You Want to Build it Where?
The community needs it. The neighbors have concerns. When it comes to the “Arlington Way,” who has the right of way?
The negotiations surrounding the upcoming expansion of Virginia Hospital Center are a case in point. It affects the adjacent neighborhoods of Tara-Leeway Heights, Waycroft-Woodlawn and High View Park.
“It’s not a NIMBY thing” (as in not in my backyard), Judah says. “There’s a deep connection to the hospital of the residents around it. All three of my kids were born there.” Judah’s wife works as a physical therapist on the hospital campus that borders their neighborhood. The hang-up, he says, has been about scale. “The design the hospital presented never felt right to the neighborhood. [It] was ginormous.”
The hospital is in a tight spot—both literally and figuratively. While most other Northern Virginia hospitals (with the exception of Inova Fairfax) have an average occupancy of 59.5 percent, Virginia Hospital Center is at 80.5 percent, says Adrian Stanton, vice president, business development and community relations. “When you are operating that tight…we have to board patients in the ER or in recovery areas when they come out of surgery. That’s not optimal.”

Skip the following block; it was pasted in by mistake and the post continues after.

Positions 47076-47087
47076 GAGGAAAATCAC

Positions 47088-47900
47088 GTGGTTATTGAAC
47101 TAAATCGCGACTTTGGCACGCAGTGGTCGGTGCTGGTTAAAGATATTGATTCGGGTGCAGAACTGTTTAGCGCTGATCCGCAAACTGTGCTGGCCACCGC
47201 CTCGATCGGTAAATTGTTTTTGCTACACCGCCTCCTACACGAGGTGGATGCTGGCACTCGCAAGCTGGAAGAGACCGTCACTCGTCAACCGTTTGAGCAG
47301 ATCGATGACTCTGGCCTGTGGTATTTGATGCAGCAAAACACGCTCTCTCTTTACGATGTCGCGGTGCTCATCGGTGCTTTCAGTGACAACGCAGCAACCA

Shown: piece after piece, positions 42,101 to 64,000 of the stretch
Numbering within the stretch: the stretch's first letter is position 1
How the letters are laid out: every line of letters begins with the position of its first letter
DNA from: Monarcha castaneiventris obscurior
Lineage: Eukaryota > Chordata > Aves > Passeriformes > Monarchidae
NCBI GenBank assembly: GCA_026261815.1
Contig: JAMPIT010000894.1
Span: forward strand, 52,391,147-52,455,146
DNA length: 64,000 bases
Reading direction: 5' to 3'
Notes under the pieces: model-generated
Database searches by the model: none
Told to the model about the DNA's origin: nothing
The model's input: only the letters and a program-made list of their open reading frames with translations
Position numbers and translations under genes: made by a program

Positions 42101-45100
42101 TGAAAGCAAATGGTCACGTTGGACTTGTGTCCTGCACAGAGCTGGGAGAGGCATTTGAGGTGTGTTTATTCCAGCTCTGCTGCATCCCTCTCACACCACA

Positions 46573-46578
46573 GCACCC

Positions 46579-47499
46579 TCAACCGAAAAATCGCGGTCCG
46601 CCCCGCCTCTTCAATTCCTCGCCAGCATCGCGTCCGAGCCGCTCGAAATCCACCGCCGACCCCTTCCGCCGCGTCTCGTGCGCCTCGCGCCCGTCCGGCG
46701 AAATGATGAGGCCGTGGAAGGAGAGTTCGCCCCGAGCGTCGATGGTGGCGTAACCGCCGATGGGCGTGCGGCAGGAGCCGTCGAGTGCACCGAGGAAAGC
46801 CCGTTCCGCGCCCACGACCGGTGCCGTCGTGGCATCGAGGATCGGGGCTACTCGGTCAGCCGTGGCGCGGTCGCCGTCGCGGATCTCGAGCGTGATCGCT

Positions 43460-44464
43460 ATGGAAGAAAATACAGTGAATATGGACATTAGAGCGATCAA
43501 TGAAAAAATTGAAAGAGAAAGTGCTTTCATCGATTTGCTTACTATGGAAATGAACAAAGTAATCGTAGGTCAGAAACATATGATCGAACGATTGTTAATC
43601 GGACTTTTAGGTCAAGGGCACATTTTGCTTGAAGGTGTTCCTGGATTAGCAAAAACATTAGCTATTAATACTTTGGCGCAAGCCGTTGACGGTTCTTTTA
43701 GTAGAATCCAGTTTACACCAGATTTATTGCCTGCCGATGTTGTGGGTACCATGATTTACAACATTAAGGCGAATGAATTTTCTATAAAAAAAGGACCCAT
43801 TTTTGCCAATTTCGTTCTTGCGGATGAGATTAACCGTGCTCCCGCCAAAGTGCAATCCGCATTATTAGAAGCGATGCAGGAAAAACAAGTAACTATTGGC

To ease the strain, the hospital in 2015 worked out a land swap with Arlington County to add a $250 million outpatient pavilion and parking garage to 5.6 acres of abutting property at 1800 N. Edison Street. The expansion, Stanton says, will create space for 44 additional inpatient beds (and more in a future phase) and allow the hospital to broaden its mental health services and emergency room to meet county needs. The current ER was built to support 50,000 patients a year. It now handles 70,000.
“It’s tough,” Stanton says. “We have to start first with what’s in the interests of our patients. That might be in conflict with what the surrounding neighbors think is in their best interests.”
One point of contention is that the addition will sit closer to the street than the hospital’s current 16-acre property next door. And it won’t offer the same type of ring road on campus that draws traffic off of neighborhood streets.
That doesn’t sit well with Wilma H. Jones Killgo. She heads the John M. Langston Citizens Association, which covers more than 700 homes in High View Park (formerly Halls Hill), an adjacent neighborhood that was originally founded by freed slaves. The hospital’s preliminary design included a three-story brick wall as a buffer. She says it felt like her neighborhood was being walled in.